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    In DepthExtended election resurrects old concerns, creates new

    Extended election resurrects old concerns, creates new

    Date:

    If there is one thing many would agree on regarding the upcoming general elections in Ethiopia, it would be that it has been a bumpy road so far with repercussions for the future. Since the postponement of the 0riginal 2020 electoral schedules because of the Coronavirus pandemic, various commentators were saying that holding the election would not be a walk in the park given the polarized views propagated by different political interests. An instance was the tit for tat between the federal government in Addis Ababa and the Tigray regional administration in Mekelle. The standoff reached its peak as a result of the postponement of the elections back in 2020. After Mekelle held its regional election and formed what it called a “legitimate” regional government, it started poking its fingers on the government at the center and labeled it illegal. In retaliation, the federal government blocked budget and other links to the upper echelons of the local government structure in Tigray. Marred with such irregularities, the extension of the elections is always highlighted when people talk about the war in Tigray which cost the country diplomatically, financially, and militarily, not to mention the administrative and governance costs incurred.

    But the original schedule for August 29, 2020 was not even welcome at the time because of various reasons. Some political parties like the now defunct Ethiopian Democratic Party and the Ethiopian National Movement, and other observers called for the country to prioritize national dialogue and consensus before getting into elections. They argued that elections could exacerbate the fragile situation the country is in. Even those who intended to run in the elections challenged the feasibility of the schedule citing the harsh conditions in the rainy season that starts in June as hurdles to transport election materials and ensure access to some areas. Those with this view called for extending the elections to early October in some parts of the country.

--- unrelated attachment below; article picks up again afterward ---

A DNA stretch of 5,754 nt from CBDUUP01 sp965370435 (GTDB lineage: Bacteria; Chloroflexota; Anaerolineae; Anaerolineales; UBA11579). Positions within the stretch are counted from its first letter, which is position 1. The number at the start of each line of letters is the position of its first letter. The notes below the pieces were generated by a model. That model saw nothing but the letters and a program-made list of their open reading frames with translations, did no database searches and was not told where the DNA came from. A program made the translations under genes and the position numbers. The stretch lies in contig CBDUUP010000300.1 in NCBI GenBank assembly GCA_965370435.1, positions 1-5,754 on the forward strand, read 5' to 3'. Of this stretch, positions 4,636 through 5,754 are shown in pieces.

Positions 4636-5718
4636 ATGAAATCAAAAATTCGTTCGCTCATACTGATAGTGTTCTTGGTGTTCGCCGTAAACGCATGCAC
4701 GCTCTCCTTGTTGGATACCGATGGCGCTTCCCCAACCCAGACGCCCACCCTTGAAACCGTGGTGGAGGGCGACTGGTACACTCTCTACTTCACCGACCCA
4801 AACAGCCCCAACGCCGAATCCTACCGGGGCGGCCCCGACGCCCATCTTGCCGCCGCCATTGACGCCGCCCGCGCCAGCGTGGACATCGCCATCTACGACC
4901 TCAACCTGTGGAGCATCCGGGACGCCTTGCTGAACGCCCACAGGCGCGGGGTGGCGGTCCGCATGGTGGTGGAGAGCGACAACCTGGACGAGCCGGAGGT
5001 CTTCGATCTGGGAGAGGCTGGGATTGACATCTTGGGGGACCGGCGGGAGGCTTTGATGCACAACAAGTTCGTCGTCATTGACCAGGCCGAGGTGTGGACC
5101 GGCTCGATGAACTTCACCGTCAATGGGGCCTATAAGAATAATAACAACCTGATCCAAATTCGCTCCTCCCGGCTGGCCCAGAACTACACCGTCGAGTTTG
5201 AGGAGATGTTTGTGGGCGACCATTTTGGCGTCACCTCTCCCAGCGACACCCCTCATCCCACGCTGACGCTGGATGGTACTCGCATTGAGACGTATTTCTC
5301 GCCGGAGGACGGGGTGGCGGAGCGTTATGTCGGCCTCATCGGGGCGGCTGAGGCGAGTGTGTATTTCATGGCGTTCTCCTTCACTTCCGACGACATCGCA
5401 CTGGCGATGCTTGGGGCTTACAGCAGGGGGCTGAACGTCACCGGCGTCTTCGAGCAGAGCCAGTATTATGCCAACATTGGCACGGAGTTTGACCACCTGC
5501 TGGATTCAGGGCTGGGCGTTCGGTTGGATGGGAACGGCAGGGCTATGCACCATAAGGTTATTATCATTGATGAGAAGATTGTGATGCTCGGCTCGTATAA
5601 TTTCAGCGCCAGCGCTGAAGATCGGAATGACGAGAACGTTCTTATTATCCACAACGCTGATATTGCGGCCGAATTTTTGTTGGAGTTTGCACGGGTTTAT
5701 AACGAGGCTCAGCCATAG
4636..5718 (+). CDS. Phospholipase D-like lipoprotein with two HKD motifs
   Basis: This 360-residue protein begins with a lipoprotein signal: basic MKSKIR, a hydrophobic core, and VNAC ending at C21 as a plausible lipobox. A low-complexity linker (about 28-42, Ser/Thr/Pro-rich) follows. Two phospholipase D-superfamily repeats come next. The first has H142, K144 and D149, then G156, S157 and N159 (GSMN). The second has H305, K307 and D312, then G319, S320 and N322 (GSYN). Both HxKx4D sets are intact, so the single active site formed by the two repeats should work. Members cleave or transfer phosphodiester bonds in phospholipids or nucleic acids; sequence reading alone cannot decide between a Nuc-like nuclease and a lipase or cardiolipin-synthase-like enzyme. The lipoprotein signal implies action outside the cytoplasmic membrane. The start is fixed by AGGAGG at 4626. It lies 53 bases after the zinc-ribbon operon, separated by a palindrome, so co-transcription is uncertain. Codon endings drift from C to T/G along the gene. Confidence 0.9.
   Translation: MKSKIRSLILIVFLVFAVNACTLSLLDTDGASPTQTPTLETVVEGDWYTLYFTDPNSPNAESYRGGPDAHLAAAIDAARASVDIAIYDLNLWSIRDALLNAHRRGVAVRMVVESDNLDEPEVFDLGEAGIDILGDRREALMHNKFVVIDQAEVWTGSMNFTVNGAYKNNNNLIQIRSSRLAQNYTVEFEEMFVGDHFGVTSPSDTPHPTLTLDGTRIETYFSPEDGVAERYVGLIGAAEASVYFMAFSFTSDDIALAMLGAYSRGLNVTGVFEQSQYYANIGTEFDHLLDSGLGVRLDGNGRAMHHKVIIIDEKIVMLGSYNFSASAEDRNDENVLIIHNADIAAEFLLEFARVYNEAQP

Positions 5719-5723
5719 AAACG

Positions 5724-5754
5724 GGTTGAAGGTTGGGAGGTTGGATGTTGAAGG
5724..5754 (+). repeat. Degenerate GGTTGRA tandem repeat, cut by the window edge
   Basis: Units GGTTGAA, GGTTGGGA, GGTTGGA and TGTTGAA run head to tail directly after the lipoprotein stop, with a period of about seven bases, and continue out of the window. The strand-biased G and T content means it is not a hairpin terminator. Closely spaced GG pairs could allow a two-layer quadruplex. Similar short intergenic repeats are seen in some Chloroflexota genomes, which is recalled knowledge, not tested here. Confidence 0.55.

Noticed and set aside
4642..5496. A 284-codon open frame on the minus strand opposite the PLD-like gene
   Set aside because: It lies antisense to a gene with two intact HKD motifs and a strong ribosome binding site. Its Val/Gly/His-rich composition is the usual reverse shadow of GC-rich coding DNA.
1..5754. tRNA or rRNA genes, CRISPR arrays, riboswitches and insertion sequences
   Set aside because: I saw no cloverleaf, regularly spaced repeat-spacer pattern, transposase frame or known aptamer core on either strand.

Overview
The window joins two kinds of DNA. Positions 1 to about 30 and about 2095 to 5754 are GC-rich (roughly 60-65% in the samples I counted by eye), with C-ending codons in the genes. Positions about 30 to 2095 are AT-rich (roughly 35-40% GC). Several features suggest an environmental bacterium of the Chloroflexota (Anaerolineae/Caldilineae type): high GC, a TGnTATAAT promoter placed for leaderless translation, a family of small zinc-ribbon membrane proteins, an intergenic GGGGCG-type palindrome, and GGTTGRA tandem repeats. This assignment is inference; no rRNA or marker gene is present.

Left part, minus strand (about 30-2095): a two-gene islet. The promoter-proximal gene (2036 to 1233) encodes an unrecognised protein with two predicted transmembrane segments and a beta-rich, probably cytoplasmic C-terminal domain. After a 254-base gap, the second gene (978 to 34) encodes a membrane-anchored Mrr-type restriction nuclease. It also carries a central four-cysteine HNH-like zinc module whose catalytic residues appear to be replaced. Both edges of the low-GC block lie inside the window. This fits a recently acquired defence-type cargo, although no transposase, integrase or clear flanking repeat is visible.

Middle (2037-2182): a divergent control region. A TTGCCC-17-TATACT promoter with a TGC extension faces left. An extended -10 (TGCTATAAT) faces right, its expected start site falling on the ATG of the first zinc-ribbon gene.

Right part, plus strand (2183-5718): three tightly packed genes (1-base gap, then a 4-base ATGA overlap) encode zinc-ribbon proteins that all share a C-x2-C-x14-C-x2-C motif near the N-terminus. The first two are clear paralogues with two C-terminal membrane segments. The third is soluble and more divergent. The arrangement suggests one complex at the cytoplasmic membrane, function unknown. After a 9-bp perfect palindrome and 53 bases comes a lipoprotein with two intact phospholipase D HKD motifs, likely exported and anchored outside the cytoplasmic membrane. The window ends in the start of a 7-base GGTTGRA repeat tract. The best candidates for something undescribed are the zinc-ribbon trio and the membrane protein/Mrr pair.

Apart from being a time of heavy rains with logistical and mobility challenges, many were of the view that farmers and people in remote parts of the country would be left out of the elections. The farmers would be toiling on their farmlands while rural dwellers would not have the infrastructure to reach polling stations. That also works for the Board which would have difficulties crossing rivers and navigating muddy unpaved roads. Hence, they asked the National Election Board of Ethiopia (NEBE) to move the election D-date to September when the sunny season would begin. But, thanks to the global Coronavirus pandemic, the Board as well as the political parties got one more year to prepare for the sixth general elections in Ethiopia.

    The electoral schedule introduced anew by the NEBE at Radisson Blu hotel on December 25, 2020 was welcomed by the attending political parties for two reasons. First, in this round of elections, political parties won’t be required to collect support signatures for every candidate in constituencies they intend to run and second, the schedule addresses some of the concerns raised by political parties related to weather conditions.

    They were hopeful that the early June elections would enable enhanced voter turnout especially in rural parts of the country. However, this schedule is not going to be met because of various delays in some major electoral activities. Because of lack of cooperation from regional governments at the early stages of the process, formation of constituency offices and polling stations was delayed. The Board criticized this lack of cooperation by regional governments.

    In an interview with The Reporter back in March, Birtukan Midekssa indicated lessons need to be taken from the challenges faced in the electoral process and binding legal frameworks need to be put in place to force regional and federal governments to start their election preparations along with the Board.

    Hence, the delay in the formation of constituency offices delayed candidate registrations which were conducted in two phases. The Board conducted candidate registrations for 22 days in two rounds. The registration was made in two rounds because of the logistical challenges in transporting equipment, lack of cooperation from regions as well as security concerns in some parts of the country.